The Tigers got to work before the snow started to fall with a flurry of goals in the first quarter. In less than three minutes, Princeton drew first blood and built up a 4-0 lead, with attacker Bear Altemus ’17 opening the scoring with 8:16 to go in the period. Midfielder Zach Currier ’17 struck next, assisted by midfielder Jake Froccaro ’16. After assisting Gavin McBride ’17’s first career goal, Froccaro won the ensuing faceoff and quickly dished the ball to Ryan Ambler ’16, who found the back of the net for the Tigers’ second goal in eight seconds.
Attacker Mike MacDonald ’15 notched an unassisted goal with under a minute to go in the quarter, and the Tigers never looked back. Ambler would add three more goals while MacDonald scored again and logged three assists as Princeton built up an imposing lead.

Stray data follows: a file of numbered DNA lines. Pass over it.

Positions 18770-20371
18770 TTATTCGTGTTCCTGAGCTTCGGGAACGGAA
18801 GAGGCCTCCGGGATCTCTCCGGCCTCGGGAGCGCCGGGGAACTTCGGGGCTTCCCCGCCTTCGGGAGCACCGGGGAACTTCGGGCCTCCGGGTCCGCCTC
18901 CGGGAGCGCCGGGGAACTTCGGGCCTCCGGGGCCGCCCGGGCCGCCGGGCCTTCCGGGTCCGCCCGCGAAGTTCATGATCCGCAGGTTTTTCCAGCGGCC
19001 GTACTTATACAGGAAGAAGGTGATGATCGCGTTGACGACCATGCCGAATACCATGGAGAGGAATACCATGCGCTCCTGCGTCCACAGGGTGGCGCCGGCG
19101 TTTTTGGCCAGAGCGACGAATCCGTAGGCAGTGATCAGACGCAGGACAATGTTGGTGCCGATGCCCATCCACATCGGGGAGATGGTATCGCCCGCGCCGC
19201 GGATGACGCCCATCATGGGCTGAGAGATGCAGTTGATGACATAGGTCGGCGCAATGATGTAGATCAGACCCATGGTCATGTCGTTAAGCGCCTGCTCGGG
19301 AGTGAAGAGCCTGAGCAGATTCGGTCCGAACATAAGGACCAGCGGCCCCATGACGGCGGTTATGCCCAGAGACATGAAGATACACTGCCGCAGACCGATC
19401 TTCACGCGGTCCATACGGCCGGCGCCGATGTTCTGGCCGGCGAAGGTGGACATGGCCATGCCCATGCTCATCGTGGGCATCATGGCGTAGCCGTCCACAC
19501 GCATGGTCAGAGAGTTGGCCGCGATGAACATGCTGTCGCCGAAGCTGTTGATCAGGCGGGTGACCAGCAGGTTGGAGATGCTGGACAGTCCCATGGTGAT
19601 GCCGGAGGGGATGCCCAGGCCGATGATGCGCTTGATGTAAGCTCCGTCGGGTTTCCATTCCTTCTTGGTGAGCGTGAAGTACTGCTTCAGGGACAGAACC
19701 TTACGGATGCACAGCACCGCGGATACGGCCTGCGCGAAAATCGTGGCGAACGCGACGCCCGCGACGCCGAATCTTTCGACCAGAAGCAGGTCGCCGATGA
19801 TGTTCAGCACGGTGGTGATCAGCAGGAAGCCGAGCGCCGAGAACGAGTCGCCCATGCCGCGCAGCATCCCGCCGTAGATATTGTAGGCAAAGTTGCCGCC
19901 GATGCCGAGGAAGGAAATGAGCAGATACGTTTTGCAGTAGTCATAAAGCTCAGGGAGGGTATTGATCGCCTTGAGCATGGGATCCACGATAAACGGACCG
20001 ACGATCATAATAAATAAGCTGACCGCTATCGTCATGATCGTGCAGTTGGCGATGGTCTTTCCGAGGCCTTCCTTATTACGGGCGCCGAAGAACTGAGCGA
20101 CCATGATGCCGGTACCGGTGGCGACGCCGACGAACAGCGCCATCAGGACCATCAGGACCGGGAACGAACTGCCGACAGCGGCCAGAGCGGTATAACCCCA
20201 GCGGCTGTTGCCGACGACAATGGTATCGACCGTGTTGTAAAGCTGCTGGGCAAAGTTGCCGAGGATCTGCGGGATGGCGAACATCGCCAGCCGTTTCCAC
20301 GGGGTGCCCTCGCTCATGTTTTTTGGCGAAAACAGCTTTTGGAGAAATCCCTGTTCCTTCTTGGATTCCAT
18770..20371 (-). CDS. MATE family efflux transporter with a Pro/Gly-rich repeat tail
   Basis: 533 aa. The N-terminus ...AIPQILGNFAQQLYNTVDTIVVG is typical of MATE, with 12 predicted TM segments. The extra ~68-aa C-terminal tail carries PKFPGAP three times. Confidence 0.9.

Manhattan showed only flashes of offensive prowess, striking at the beginning and end of the second quarter and twice at the end of the game after Princeton head coach Chris Bates replaced his backup goalkeeper with rookie Tyler Blaisdell ’18. Blaisdell made two saves in his first collegiate game. Continue reading
Molly Contini ’17 (Office of Athletic Communications)
A year ago, Molly Contini ’17 was taking a year off from school to recover from hip surgery. This season, the Tiger forward has returned to the ice at full strength — and then some — earning ECAC Hockey Player of the Month honors in November.
Contini led Princeton’s freshmen in scoring in 2012-13 with 10 points (nine goals and an assist), despite an injury that plagued her throughout the second half of her season. Through 15 games this year, she has scored six goals (a team high) and added seven assists.